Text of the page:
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Nearly 500 companies hit new 52-week highs on the NYSE Wednesday as this rally continues to sprout new legs and shrug off any weakness. For bulls, these rallies may seem like a dream come true. For skeptics like me, they're opportunities to see whether companies trading near their 52-week highs really deserve their current valuations.
Keep in mind that some companies deserve their lofty prices. Discount grocer Family Dollar (NYSE: FDO ) spiked dramatically this week after receiving a private equity takeover offer. Speculation now is that other suitors may follow, creating a potential bidding war. But some companies potentially deserve a kick in the pants. Here's a look at three companies that could be worth selling.
Biotech Forest Labs (NYSE: FRX ) has crept to new 52-week highs this week despite what looks like a grim future for its pipeline. Forest Labs' two blockbuster drugs, Lexapro for depression and Namenda for Alzheimer's, accounted for more than 85% of total revenue in its most recent quarter.
Unfortunately for Forest Labs, both drugs are due to come off patent within the next four years, meaning generic competitors Teva Pharmaceutical (Nasdaq: TEVA ) and Mylan (Nasdaq: MYL ) will be free to step in and eat away market share. Forest Labs' only saving grace is its cash reserve, which amounts to $13 per share. The company could use that money for acquisitions or further research and development. Until the future looks clearer, though, it seems like a sticky situation I'd just as soon avoid.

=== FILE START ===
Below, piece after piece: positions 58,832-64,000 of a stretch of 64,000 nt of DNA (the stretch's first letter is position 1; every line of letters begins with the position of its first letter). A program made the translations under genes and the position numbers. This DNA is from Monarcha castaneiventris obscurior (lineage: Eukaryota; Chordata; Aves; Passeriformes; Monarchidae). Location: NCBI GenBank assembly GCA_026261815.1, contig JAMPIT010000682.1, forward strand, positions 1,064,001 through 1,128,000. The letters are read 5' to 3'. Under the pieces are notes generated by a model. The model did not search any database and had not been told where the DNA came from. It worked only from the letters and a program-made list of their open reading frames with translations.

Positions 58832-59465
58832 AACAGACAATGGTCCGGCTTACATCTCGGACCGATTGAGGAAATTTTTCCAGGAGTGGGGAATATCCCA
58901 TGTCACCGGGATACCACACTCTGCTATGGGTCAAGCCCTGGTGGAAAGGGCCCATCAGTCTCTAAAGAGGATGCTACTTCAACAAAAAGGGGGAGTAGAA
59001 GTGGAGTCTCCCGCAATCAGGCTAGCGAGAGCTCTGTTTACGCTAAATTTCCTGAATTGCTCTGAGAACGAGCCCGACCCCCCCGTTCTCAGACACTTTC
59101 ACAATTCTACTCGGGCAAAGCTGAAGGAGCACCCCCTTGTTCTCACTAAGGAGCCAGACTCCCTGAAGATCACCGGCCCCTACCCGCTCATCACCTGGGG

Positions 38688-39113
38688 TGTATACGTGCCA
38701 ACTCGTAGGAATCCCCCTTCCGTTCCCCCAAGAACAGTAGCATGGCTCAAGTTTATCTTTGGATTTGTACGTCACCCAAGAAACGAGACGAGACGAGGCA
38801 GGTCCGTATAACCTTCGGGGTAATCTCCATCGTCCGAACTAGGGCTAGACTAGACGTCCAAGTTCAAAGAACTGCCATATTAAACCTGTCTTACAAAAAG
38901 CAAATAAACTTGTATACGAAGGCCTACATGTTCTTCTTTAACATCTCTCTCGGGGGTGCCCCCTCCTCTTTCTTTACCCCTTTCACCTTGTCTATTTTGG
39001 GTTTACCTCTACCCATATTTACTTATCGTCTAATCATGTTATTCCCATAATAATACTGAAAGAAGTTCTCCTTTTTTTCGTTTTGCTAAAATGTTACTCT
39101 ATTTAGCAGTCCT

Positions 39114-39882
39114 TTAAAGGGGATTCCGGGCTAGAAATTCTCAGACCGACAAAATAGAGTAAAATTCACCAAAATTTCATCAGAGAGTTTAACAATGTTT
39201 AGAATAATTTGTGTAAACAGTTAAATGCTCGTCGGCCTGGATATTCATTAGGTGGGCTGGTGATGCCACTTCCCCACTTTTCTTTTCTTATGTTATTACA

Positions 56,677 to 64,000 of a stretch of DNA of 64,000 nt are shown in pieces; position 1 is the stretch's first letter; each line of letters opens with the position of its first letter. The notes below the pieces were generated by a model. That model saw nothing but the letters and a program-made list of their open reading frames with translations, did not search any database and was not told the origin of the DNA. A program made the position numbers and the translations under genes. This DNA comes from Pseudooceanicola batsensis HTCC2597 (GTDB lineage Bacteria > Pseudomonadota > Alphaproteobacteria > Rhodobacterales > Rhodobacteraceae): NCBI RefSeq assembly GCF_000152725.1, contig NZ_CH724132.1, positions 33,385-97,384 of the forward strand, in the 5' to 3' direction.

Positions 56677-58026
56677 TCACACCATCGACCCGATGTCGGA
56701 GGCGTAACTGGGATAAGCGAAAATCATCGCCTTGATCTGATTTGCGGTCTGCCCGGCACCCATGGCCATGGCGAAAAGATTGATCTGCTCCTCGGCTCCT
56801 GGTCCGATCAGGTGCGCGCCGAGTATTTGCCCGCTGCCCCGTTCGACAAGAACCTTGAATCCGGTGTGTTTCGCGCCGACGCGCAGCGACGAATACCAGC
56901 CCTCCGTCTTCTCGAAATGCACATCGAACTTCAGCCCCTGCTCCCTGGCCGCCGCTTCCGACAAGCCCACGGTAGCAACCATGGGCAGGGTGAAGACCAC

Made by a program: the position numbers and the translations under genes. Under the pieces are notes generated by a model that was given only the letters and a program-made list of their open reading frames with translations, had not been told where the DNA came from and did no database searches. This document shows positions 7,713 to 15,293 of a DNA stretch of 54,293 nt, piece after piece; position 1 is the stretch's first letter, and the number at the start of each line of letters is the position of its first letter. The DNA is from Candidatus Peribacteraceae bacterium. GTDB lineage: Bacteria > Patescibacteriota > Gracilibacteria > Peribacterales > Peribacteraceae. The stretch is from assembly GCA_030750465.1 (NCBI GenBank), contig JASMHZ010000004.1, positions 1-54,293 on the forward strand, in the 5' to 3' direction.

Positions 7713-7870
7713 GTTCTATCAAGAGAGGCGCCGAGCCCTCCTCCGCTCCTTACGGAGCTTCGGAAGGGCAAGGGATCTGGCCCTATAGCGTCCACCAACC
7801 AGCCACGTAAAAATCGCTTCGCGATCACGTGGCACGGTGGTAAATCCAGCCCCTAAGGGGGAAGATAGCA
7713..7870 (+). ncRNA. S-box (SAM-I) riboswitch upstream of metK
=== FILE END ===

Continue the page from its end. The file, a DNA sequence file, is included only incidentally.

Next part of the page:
You've got mail
I have a hard time remembering the last time I mailed anything, but Pitney Bowes (NYSE: PBI ) shareholders are celebrating as if the Internet never existed. The mailstream equipment, software, and services provider continues to dazzle investors with a premium dividend above 5%, but it hasn't delivered on the growth front lately. Operating margins have decreased sequentially four years in a row, and revenue has fallen in the past two years. Let's face it, the mail business isn't exciting, even with newer mail technology applications. Unless you're in Pitney Bowes for the dividend, it might be time to listen to the folks who've built up a 19.5 million-share short interest in the stock and exit stage left.
Look up here
Lamar Advertising (Nasdaq: LAMR ) is apparently good at what it does; the company has sold investors on the idea that it deserves a $3.8 billion market cap despite being unprofitable and saddled with nearly $2.5 billion in debt. My concern stems from its falling revenue over the past two years as well as uncertainty still related to the health of the small-business sector, from which Lamar derives much of its business. Until Lamar is turning a healthy profit or we see a strong rebound in small-business growth, I'd consider looking elsewhere.
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